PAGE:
I was always fascinated by Seagram’s Gin and at a recent lunch with a former production friend, we reminisced about the brand. I thought I would share that with my Seagram readers.
When I came to Seagram, the brand was selling at roughly the 3.3 million case levels. Thanks to Snoop Dogg’s Gin and Juice rap song, it grew to close to 4 million cases by the late 1990s. Today, the brand is still the leading gin but its sales are in the 2.5 million case range.
The product story of Seagram’s Gin epitomized the fundamental values of the company. In the commitment to quality and brand differentiation, someone way back when (perhaps Mr. Sam himself) decided that an American Dry Gin could be smoother and more tasteful if it were rested in charred oak barrels for 90 days. That resulted in a more expensive proposition and gave the product a pale straw color. Then, they decided to put it in an “ancient bottle” which evolved into the “bumpy” bottle the brand uses today.
In effect, from 1939 on, marketer after marketer pushed for the yellow tint to be removed and to figure out how best to deal with the bumpy bottle.
The consumer of the brand was, and still is, primarily Black. Many of the brand managers – regardless of their racial background – tried to change the audience composition. A small fortune was spent on marketing to the “general market” as though Beefeater Martini and Tanqueray and Tonic drinkers would suddenly switch to the yellow gin in the funny looking bottle.
Still, the hope and investment lingered on until a few things began to get through the thick skull of the brand manager in charge of Seagram’s Gin (for those of you who recall, he was a poster child for the Peter Principle).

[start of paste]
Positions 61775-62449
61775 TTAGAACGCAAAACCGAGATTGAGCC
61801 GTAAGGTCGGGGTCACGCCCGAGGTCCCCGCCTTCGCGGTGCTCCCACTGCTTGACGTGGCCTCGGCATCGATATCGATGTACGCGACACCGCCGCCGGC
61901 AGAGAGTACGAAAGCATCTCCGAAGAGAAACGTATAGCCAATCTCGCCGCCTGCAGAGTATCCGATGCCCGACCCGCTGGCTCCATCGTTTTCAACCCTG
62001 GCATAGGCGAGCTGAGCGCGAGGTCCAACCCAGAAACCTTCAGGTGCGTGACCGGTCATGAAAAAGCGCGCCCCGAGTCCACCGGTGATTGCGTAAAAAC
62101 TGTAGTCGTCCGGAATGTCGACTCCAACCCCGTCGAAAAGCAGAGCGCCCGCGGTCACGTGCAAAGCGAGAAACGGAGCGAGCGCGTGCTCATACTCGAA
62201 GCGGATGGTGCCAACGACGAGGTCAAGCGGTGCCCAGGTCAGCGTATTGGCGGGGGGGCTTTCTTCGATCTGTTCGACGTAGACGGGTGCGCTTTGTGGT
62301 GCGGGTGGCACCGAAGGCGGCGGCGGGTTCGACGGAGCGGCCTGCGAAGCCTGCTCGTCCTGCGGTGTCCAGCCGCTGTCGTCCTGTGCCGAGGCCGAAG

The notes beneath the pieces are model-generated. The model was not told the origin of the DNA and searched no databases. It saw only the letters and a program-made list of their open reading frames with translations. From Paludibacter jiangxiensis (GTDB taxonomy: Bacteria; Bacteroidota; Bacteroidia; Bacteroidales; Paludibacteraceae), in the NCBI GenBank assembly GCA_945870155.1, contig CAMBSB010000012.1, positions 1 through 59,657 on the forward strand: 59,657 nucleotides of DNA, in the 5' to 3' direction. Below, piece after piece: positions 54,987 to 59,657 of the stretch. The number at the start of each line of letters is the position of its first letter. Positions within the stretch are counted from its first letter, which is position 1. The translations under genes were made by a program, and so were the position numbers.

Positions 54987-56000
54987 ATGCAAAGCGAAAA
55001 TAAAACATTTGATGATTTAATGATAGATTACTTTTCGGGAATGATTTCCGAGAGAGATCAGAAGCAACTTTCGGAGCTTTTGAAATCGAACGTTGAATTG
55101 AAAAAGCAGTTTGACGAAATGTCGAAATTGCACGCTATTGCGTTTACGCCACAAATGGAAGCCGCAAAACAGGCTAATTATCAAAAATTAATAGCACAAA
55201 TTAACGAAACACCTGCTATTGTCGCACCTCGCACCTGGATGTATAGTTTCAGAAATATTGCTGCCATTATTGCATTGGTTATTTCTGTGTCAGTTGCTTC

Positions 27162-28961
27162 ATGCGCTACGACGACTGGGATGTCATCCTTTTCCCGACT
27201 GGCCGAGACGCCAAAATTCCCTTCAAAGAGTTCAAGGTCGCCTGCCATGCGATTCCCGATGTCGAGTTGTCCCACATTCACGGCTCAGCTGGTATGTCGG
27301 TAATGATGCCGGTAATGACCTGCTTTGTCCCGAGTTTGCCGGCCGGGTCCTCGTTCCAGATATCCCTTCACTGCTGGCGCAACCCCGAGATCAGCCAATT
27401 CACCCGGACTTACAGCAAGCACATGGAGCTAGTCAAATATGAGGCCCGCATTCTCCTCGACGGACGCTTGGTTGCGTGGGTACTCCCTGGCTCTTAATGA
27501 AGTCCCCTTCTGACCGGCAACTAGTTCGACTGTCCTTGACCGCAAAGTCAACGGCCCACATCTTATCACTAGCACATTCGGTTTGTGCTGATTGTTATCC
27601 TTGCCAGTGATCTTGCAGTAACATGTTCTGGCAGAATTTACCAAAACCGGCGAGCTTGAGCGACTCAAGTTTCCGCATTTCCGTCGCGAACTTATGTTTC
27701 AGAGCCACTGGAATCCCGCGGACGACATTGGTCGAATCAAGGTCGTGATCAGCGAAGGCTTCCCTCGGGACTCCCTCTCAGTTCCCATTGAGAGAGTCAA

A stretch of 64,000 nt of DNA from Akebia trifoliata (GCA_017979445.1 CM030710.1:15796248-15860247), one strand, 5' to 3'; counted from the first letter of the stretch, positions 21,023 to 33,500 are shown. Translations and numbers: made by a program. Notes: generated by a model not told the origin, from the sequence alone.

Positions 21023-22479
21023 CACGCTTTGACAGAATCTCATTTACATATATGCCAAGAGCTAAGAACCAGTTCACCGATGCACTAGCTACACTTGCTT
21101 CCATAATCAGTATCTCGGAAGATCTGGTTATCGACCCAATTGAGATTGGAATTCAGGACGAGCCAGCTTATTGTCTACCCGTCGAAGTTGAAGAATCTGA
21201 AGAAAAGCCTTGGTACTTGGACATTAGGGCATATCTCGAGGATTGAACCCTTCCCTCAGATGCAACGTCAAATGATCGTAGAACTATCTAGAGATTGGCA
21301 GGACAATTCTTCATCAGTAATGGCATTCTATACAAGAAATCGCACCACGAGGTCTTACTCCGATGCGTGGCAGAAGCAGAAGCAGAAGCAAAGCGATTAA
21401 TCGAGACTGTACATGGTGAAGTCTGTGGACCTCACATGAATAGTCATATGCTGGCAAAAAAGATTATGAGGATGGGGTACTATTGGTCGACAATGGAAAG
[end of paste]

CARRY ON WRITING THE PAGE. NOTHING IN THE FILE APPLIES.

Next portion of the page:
First, among the brand’s myths, was the belief that the product had aphrodisiac capabilities. I have no idea how this happened; it must have been due to the yellow hue. As I recall, the reaction ranged from confusion to delight, mixed with concern about what to do. Finally, the ad agency came up with a campaign called “Everything they say about it is true.” Which commented on the brand’s equity and threw in a dose of confirmation. It ran for some time until the public affairs and legal folks got nervous.
Next came the game changer in the form of Mr. Dogg.
A common off premise consumption pattern was the cooperation among the drinkers, one of whom bought a bottle; another provided the cups and another brought the juice. The end product was gin and juice. And, Snoop Dogg made it famous with the song “Gin and Juice” and especially these lyrics:
Now I got me some Seagram’s gin
Everybody got they cups but they ain’t chipped in
Now this type of shit happens all the time
You gotta get yours, but fool, I gotta get mine.
The brand took off and thanks to the Tropicana relationship, a new premixed gin and fruit juice product was born called Gin & Juice.
My favorite recollection has to do with a launch meeting for the brand in the Southern region. I wasn’t there but this is how I pictured the event. The senior folks in charge went through the pitch, the brand’s reason for being and the likelihood of success. It was now time to taste the product. A bottle was removed from the case and an attempt was made to open it. The cap wouldn’t turn. No big deal, it happens. A second, third and fourth bottle was removed and tried again. None would open. The force of closing the cap at manufacturing was so great that it was impossible to open any of the bottles.
But at least we found a way to deal with the yellow hue.
The difference between how Seagram marketed gin to the Black consumer and how Pernod does it today can be seen by the following example. At Seagram, we spent much time and money finding emerging black artists whose work we showcased and publicized. Black history month was also a focal point.
At Pernod, some genius recently ran a program that co-packed a Du Rag on every bottle.